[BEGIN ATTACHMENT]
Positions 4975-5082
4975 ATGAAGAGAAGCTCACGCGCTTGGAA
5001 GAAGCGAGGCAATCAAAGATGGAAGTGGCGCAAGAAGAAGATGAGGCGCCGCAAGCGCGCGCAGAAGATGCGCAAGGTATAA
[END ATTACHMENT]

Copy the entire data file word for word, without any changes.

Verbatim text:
Positions 4975-5082
4975 ATGAAGAGAAGCTCACGCGCTTGGAA
5001 GAAGCGAGGCAATCAAAGATGGAAGTGGCGCAAGAAGAAGATGAGGCGCCGCAAGCGCGCGCAGAAGATGCGCAAGGTATAA